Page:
What I understand is that if their brainwave frequencies are in a place in which they live on a daily basis and you start to train them to a new place, there’s going to be some speed bumps on the road as you train from where you are now to where optimal might be. You have to go back through that person’s past history if you will from frequencies of where they’ve been before. There may be bumps in the road where someone may not necessarily sleep well for a night or two or their anxiety may be bumped up a tad. What’s the answer then? Is it for them to not come?

No, definitely to continue and I’ve also seen with people that come for PTSD, the twelfth and thirteenth session for some reason is a trigger. It will backspace for just one session and they’ll be right back on feeling much better afterward.

What caused you to become so interested in neurofeedback and in this modality?

Since I was a small kid, I was sick with asthma and I’d have an asthma attack and I’d lose oxygen in my brain. I’ve realized that my vision will get fuzzy, my hearing would not be optimal as normally it should be and I would be really way off. I’d be telling people I was fine but I was not breathing, I can barely breathe. Since a small kid, I was just fascinated that my brain had so much control over everything including vision and hearing. As I grow older, I’ve had my four kids, one with anxiety, two with ADHD, I’ve seen how much using neurofeedback has improved all my kids.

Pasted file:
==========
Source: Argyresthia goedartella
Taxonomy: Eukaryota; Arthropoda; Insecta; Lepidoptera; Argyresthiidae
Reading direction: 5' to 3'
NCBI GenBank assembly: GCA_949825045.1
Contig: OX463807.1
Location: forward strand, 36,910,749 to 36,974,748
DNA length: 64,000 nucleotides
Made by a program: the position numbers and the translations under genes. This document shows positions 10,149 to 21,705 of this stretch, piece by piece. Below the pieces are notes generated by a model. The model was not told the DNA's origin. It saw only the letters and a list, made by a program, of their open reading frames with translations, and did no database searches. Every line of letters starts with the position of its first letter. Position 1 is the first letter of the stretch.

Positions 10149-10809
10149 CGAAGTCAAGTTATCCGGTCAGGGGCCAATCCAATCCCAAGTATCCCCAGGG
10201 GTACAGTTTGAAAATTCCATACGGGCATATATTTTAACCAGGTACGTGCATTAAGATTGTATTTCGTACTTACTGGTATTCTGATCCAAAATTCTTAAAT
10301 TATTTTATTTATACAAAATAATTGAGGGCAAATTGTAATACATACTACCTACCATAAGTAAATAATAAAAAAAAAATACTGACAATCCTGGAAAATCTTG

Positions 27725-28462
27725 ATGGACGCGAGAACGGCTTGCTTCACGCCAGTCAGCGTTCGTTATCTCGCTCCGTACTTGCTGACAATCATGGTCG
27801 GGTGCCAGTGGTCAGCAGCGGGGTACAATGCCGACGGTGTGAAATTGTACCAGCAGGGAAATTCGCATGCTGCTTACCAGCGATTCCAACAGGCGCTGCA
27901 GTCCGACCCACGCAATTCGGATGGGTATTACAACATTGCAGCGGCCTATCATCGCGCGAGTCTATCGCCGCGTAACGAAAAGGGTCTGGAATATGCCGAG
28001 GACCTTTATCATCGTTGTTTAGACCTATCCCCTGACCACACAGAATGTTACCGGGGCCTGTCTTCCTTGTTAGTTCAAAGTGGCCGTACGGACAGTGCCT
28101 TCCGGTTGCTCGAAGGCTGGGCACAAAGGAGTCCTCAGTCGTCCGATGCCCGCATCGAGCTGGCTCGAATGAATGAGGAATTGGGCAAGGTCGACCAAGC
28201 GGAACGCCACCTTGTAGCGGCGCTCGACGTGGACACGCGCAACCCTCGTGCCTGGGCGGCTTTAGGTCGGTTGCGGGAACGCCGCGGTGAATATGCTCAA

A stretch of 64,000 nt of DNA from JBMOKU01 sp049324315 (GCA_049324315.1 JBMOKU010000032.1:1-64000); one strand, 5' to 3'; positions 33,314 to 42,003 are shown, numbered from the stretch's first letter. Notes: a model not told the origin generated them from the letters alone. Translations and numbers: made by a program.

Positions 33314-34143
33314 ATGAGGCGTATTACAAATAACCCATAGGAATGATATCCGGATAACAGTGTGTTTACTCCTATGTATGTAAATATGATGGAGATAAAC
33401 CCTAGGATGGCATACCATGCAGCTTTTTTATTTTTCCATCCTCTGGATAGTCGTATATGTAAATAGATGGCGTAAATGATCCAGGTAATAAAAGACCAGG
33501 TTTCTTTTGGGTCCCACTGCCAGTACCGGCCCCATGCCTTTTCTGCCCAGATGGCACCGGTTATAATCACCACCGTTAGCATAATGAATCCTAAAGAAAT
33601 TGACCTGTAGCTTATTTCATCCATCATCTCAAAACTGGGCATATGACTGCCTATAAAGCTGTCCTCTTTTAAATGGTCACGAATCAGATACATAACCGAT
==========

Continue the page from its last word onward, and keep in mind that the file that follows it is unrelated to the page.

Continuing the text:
Some of the biggest research in neurofeedback and brain entrainment modalities has been in the ADD, ADHD world, particularly for children, and the research has shown that it can improve and decrease the use of medications. It can also improve someone’s grade-level performance by one to two grades in school. It can improve a child’s IQ from five to fifteen points has been documented and neurofeedback as a modality has been rated as a class 1 evidence-based modality by the American College of Pediatrics. What that means is that there has been double-blind type studies done with children to show that neurofeedback is a definitive modality that can benefit children with ADD and ADHD. It doesn’t have any side effects like medications and a lot of times, the medication used for ADD, ADHD is a speed-related medication. There are side effects to that for anyone.

We’ve had several people that did neurofeedback that was able to go off their ADHD medications and it also makes a lot of sense. Even people that do not have ADHD, I think you’ve experienced it as well when you’re doing neurofeedback, you realize everything calms, your mind is clearer. Imagine somebody whose brain is going on all different directions of very sensitive to hearing and sounds, their brain is able to calm a little bit. I hear that a lot with people after a couple of sessions that they just feel like they’re more clear and they’ve got more energy because they’re able to focus on things, even with people without ADHD.

In your experience, what other research have you read about modalities that areas that it can help?